Or (500) days of Weird Science. The story of a blocked writer who inadvertently wills his female creation into existence – only for the dream to turn sour – Ruby Sparks is being sold as the kind of retro, instagrammed, plinky-xylophone-scored Sundance-glazed twee fest that will either float your (vintage) boat or compel you to self-harm.
The male lead is a sensitive, tortured artist who owns a loveable, neurotic dog. At its centre is Ruby herself, who looks and sounds an awful lot like the ‘manic pixie dream girl’ personified by Natalie Portman in Garden State and Zooey Deschanel’s entire being.
But this tale has a sting, and is actually (in part at least) a riposte to that kind of film and character. That would be fine, if Ruby Sparks didn’t do such an impressive job of being frequently exactly the kind of movie it’s critiquing.
There’s actually a very neat idea in here, a canny message about the way certain men pine for an idealised type of woman without considering their own major flaws and the reductive nature of having static, unthreatening girl-women in films who exist solely to teach life lessons to troubled males – but the execution misfires badly.
Dano, whose short career of playing hateful individuals has surely reached its absolute zenith here, is Calvin, a literary genius struggling to follow up his debut (Steve Coogan has a little cameo as his agent playing, rather too convincingly, a middle-aged lothario who pervs on young women at parties). Calvin mopes around his fashionably barren LA flat unable to write anything on his (adorable, vintage) typewriter. The only person who will hang out with him is his brother (Chris Messina). The fantastic Messina is a beacon of light in this film, as he is in the upcoming romcom Celeste and Jesse Forever (otherwise a grisly, unfunny disaster). He’s one of the few people in Ruby Sparks to resemble an actual human being and gets all the best lines.
Anyway, inspired by a (adorable, vintage) girl he meets in the park, Calvin begins sketching an outline for a character – a crazy, free-spirited colourful tights-wearing kookstress called Ruby. But then the craziest thing happens – Calvin wakes up to find Ruby is living in his flat and in love with him. Everything’s great until she begins to exhibit actual human tendencies as a consequence of living with Calvin (like wanting to hang out with other people rather than her monstrous, self-pitying ‘creator’). So the passive-aggressive twerp flips and starts frantically rewriting her to fit his own needs and desires.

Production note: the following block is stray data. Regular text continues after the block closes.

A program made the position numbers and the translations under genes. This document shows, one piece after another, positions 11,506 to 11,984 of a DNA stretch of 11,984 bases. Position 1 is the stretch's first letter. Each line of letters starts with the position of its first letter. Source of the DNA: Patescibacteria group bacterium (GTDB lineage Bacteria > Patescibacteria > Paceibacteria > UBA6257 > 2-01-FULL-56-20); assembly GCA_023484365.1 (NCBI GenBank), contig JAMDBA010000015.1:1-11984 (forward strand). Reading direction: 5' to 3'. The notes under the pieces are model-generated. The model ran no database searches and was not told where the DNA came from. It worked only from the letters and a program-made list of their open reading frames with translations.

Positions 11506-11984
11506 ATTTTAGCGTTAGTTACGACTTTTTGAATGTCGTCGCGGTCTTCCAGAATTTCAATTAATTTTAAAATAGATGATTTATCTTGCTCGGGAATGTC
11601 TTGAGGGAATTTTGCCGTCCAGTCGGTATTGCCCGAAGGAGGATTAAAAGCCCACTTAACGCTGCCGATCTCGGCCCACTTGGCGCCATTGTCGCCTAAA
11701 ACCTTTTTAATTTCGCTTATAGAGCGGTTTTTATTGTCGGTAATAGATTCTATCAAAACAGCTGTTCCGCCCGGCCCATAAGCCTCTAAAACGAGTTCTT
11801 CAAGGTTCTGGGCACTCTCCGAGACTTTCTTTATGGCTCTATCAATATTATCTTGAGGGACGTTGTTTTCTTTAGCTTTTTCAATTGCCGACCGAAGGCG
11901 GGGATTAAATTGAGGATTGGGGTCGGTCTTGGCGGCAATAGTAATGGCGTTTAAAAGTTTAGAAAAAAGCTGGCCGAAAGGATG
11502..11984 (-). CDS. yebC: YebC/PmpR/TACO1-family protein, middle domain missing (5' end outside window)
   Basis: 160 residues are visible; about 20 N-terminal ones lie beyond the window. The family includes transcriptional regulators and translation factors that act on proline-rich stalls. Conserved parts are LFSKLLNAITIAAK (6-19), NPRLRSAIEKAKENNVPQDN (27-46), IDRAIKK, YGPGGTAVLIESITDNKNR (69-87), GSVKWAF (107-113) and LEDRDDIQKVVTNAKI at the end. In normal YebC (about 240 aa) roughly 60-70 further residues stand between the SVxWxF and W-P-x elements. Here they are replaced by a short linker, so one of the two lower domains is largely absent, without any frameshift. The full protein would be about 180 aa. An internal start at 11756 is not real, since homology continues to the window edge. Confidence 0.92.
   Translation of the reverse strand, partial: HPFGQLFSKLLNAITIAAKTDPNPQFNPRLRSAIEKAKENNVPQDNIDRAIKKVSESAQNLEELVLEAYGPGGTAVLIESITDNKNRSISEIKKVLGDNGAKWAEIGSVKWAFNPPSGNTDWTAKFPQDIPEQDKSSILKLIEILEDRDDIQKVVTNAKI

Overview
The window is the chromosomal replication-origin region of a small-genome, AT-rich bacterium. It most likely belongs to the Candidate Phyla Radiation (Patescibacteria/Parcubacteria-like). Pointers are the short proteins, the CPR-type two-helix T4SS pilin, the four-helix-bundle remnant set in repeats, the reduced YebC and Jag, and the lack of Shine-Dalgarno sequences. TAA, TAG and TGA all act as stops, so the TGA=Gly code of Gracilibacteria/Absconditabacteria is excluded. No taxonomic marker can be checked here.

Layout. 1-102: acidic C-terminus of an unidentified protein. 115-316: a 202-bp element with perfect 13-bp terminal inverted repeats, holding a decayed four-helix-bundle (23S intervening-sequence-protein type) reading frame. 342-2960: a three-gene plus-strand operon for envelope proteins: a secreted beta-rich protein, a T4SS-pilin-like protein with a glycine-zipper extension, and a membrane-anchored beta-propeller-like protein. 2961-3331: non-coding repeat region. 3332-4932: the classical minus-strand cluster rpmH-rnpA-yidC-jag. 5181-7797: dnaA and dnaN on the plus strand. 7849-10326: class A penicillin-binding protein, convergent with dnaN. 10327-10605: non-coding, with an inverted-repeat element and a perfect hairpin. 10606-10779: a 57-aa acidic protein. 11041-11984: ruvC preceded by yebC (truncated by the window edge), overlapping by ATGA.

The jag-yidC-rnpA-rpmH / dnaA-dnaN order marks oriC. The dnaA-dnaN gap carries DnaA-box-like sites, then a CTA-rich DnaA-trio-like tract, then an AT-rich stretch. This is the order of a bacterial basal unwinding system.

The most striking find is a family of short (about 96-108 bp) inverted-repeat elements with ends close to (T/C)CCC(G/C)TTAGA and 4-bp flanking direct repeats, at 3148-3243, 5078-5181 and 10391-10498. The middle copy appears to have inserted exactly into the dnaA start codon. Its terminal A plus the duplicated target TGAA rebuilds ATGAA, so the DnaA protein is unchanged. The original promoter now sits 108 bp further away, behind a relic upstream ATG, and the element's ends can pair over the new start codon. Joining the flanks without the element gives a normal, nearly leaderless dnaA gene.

Ruby Sparks rather too closely apes the Charlie Kaufman model of meta-fiction, but doesn’t quite have the courage of its (or his) convictions. Instead of exploring the central conceit and twisting it into unusual shapes (as Eternal Sunshine does, beautifully) it just riffs on one sole note endlessly, like a scratchy vintage 7” single stuck in a groove. The magic realism element of Ruby’s existence is never really explored. She may as well not even be an invention considering where the story winds up.
There’s a nagging sense throughout that perhaps Kazan wrote something darker and more personal and the directors have softened it. There is one truly upsetting, horrible scene where Ruby is being controlled by Calvin, writhing like a demonic, possessed character every time he hammers out a new mood or action. It’s a terrifying literal manifestation of relationship control.
It’s good to have actors who don’t crave to be likeable and playing a fragile, hermetic control freak would be a tough gig for anyone. Paul Dano may well be the sweetest, loveliest man in the world but his default position in films is to be the most punchable human ever to grace the silver screen. And if he is supposed to be a whiny, friendless sad-sack who fears women with any will of their own, why should we care what happens to him – or his creation?
It’s possible to make a really interesting film about this kind of nerdy existential male and the women they idealise. Noel Baumbach and Jennifer Jason Leigh (ironically, like Dano and Kazan, a couple in real life too) made the recent overlooked Greenberg, which operates along very similar lines, and Greenberg himself is a fairly appalling individual. But it works because the film, despite flirting dangerously with some of the worst excesses of US indie, ultimately feels like it’s about real people. You may not like them but you recognise them.
This could’ve been a nicely subversive inversion of the sickly-sweet Sundance rom-com-dram; a cupcake laced with arsenic, 500 days of (b)ummer. Ultimately though, this Ruby sparks but never catches fire. Perhaps that’s because like the vintage kookstress herself, although it sometimes feels real, there’s actually nothing authentic here.